Cool Smarts

How Microsoft hijacked Apple’s momentum and turned it into their advantage.




Who would have thought Microsoft could be cool?

Not Microsoft the company, the product line or substandard tech
support. No, Microsoft marketing is cool because they engineered a
reverse promotion campaign that leveraged a competitor’s positioning,
used it to attack their weakness and amplify a Microsoft strength all
in one sweep.

That’s cool.

Anyone with a pulse is familiar with the great ad campaign designed by Apple,
pitting a dowdy looking actor as a generic PC, and a young hipster
(Justin Long in real life) as a Mac. Justin played the Mac role as low
key, friendly, effective, peaceable and, in a sub dude way, cool.
Justin was also the voice of Alvin in Alvin and the Chipmunks, so we have to subtract three ‘cool points’.

For a company built primarily on image and vendor lock-in, Apple did
a great job. Their ads were memorable and also provided a method for
serially picking on the weaknesses of Windows. They made being a Mac cool and being
a PC a crime against humanity. Combined with the everlasting Windows
Vista fiasco, the campaign seriously damaged Microsoft sales, brand and
market mindshare.


Microsoft used judo.

Like most take-down martial arts, judo recommends using your
opponent’s weight against them. Don’t bother hitting a 260 linebacker
in the face because it might merely amuse him. Instead let him charge
you and then help him convert his forward momentum into downward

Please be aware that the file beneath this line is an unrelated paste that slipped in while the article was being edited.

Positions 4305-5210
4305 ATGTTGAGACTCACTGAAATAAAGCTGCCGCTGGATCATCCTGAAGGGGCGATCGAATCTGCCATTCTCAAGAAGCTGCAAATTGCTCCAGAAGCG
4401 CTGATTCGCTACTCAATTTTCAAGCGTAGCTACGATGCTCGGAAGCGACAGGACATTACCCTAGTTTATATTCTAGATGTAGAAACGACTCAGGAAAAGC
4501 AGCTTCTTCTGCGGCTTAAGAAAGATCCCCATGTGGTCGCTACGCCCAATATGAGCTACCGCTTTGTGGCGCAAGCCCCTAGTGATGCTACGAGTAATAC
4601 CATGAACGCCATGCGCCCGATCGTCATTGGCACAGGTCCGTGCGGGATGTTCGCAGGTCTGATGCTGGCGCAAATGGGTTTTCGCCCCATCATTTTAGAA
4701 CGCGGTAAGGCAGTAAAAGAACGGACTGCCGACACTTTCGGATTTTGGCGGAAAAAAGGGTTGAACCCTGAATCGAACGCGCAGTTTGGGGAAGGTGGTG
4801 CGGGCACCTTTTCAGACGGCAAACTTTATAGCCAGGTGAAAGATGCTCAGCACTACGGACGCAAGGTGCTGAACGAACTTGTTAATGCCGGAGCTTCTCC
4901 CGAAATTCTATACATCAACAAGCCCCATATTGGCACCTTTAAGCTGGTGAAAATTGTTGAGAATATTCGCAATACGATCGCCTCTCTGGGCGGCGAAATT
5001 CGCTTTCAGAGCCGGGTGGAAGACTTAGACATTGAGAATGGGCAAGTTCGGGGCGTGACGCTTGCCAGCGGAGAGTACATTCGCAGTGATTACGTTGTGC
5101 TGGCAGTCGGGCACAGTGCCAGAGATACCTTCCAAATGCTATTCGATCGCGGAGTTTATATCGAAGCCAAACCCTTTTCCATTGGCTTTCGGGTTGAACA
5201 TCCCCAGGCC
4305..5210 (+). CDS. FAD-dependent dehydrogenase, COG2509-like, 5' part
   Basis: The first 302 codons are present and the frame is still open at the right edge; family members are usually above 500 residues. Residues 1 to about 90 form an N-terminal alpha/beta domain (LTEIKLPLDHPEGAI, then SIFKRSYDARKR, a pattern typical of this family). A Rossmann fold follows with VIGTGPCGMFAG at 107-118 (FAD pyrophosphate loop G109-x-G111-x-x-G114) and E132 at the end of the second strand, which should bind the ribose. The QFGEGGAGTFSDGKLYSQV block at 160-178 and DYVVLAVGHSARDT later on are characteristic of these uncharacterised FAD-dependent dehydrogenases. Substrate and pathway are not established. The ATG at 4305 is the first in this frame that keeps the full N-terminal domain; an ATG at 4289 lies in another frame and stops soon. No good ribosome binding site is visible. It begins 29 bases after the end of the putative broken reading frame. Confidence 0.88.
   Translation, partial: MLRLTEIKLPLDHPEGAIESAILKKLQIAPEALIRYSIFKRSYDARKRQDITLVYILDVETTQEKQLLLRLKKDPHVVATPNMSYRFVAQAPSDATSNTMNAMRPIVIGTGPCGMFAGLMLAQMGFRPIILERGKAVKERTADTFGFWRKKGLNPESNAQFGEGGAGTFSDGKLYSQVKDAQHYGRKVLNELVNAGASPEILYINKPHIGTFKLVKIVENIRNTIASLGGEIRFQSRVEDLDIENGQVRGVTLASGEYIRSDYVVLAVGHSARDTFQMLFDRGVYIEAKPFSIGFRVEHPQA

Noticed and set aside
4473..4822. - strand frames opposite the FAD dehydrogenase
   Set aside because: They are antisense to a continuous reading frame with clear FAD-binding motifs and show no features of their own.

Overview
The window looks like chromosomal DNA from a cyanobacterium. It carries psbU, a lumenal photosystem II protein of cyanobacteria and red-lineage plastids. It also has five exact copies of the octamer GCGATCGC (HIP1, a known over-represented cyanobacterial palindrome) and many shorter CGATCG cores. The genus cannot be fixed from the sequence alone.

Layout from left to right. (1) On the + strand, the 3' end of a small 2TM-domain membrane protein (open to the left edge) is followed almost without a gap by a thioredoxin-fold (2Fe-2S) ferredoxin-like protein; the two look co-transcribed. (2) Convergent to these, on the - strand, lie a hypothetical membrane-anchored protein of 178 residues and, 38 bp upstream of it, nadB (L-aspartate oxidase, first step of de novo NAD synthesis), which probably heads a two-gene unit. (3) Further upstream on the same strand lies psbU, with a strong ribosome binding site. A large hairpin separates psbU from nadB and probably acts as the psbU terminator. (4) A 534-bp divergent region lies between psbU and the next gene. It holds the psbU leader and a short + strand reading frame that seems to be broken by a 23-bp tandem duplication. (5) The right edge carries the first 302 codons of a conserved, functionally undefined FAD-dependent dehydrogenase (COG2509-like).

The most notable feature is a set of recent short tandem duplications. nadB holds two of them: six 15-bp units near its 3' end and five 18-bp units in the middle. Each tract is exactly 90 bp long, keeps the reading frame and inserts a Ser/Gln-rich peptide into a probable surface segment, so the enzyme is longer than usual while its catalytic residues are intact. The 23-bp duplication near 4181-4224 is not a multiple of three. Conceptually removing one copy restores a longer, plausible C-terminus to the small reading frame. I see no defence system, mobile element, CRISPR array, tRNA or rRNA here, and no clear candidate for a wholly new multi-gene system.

momentum. Once he in on the floor and you are standing over him you can
then either run like hell or execute a ‘ground-and-pound’ attack.

Microsoft grounded and is pounding Apple.

Take the basic premise of the Apple ads, which paraphrased is “Macs
are cool and PCs are a headache.” These concepts were communicated by
actors as proxies for operating systems and hardware. In the process
Apple made ‘PC’ a dirty word, which was their intent. They wanted to
position Macintoshes as the un-PC. Apple’s ad campaign was so
successful, that they created momentum.

Microsoft responded with their “laptop hunter” ad campaign,
and in doing so Microsoft used Apple’s momentum against them, changing
the basic conflict between Apple and Microsoft. Apple said Macs are
cool, but Microsoft said PCs are smart. The average consumer knows they
will never be cool, so being smart is an attractive option.


Let us itemize things Microsoft marketing did to judo Apples ads:

  • Apple used actors – Microsoft used real people in real stores (Fry’s no less).
  • Apple picked on Windows weaknesses – Microsoft promoted their
    strength, namely getting more bang for the buck (smart consumerism).
  • Apple only sold against Windows, not promoting their strengths –
    Microsoft buyers are shown listing their required features and “getting
    what I want” for less.
  • At the end each of those real consumers says “I’m a PC”.

Central to all of this is that Microsoft took Apple’s momentum in
creating a negative “I’m a PC” stereotype and used it to sell Windows
market strengths. When paired with allegedly real consumers shopping,
comparing and choosing PCs, Apple’s momentum becomes Microsoft’s
momentum. Using real consumers also eliminated the advertising
advantage Apple obtained with actors (and given that Justin stared in
such epic cinematic endeavors as Happy Campers and Idiocracy, we can take him only so seriously).

In promotions, perception is everything. Apple had a good start by
amplifying dissatisfaction with Windows weaknesses, but they did not
capitalize on their own momentum by shifting the focus of their ads to
Mac strengths. Microsoft was able abscond with that momentum and used
it to sell Windows market strengths with more authenticity.

The genius was that they did not stand toe-to-toe with Apple and
slug it out. They hijacked Apple’s efforts and picked their pockets in
one smooth move.

That’s smart and cool.